Date of this Version
F. Luebke, Bonds of Loyalty: German Americans and World War I ( DeKalb: Northern Illinois University Press, 1974). Preface & Foreword.
This book is an effort to explain why American society lashed out at its German element during World War I. Ever since colonial times, Americans had received German immigrants gladly and regarded them highly. Yet when the United States entered the war against Germany in 1917, people were swept into a strong wave of anti-German hysteria. Citizens of German origin were individually harassed and persecuted, German ethnic organizations were attacked, and serious efforts were made to eliminate German language and culture in the United States.
The crisis of war did not by itself create conflicts between the native-born and the German-Americans. Rather, war was the occasion that converted latent tensions into manifest hostility. For this reason little understanding is gained by identifying scapegoats, either German-American extremists, who allegedly provoked the government to repressive measures, or superpatriots, who by their immoderate rhetoric may have incited Americans to riot. Instead, one must search for the roots of the conflict in the varied social and cultural characteristics of the German immigrants and in their interaction over several decades with dominant elements of American society.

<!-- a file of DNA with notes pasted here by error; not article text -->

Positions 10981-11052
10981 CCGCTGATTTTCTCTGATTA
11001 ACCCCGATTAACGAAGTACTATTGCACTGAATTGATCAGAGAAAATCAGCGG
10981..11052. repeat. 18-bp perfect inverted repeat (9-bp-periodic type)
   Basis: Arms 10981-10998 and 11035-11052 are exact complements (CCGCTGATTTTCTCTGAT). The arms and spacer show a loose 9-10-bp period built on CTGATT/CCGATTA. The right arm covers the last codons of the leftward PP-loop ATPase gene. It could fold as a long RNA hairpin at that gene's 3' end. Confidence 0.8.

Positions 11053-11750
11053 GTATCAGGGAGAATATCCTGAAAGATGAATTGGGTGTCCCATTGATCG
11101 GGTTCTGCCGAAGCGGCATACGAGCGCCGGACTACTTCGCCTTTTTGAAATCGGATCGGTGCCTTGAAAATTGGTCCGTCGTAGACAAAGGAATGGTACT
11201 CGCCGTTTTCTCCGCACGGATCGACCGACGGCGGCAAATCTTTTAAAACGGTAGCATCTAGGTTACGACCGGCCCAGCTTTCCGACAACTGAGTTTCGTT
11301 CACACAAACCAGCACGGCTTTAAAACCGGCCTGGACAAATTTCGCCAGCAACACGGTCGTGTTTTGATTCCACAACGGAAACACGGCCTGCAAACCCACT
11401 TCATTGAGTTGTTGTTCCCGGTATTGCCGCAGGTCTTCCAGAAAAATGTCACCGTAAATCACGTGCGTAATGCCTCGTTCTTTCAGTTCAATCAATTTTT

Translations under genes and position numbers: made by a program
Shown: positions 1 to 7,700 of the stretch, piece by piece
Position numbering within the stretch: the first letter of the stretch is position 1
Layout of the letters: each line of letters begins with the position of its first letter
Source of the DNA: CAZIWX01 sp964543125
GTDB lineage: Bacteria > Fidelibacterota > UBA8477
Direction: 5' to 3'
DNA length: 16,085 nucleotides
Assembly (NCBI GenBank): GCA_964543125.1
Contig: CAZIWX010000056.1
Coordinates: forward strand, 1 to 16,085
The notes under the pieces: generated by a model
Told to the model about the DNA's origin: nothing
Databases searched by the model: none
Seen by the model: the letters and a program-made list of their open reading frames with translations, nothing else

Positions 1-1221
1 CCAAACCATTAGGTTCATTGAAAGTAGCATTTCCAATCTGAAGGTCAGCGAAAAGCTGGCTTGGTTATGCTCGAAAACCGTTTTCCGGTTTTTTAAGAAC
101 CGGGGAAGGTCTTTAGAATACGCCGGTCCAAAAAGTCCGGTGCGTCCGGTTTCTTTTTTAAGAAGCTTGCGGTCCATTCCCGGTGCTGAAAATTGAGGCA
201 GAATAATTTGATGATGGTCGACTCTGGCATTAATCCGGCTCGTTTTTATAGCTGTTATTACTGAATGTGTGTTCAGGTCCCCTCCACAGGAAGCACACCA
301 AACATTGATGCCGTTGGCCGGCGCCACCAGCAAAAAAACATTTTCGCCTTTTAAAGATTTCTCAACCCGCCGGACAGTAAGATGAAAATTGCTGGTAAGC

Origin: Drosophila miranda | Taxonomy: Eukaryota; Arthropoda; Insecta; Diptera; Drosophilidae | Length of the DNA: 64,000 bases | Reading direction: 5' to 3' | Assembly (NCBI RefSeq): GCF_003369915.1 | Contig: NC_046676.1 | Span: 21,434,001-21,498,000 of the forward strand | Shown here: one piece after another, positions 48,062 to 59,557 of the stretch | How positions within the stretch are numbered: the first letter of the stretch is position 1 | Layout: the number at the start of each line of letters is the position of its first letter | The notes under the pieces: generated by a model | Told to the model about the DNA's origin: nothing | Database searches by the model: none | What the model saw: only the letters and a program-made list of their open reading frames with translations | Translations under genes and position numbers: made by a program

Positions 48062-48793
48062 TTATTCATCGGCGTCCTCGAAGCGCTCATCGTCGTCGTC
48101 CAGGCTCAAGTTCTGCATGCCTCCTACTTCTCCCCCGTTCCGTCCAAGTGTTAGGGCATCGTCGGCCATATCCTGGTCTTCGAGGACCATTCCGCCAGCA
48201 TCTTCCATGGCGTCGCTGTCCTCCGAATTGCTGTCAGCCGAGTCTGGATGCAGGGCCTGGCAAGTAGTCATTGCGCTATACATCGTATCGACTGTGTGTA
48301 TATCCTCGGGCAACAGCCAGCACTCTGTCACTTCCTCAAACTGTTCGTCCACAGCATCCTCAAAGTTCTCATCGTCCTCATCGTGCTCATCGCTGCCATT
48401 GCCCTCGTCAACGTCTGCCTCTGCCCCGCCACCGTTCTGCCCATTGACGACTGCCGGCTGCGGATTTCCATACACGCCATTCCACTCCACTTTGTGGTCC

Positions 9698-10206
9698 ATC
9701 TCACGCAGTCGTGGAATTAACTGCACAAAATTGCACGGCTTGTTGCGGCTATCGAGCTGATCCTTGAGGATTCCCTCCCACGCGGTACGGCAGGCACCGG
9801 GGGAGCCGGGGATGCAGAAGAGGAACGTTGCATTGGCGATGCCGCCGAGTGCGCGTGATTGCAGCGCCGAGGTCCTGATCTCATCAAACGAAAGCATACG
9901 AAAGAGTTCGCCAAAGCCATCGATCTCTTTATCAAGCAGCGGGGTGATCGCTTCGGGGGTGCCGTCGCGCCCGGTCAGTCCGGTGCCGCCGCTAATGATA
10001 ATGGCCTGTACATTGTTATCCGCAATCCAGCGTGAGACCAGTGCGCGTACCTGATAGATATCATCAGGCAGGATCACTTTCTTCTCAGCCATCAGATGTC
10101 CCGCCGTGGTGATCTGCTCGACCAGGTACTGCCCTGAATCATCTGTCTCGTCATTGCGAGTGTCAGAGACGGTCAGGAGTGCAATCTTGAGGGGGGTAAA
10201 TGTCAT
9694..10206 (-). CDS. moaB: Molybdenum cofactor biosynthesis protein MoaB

Contains Preface & Foreword only.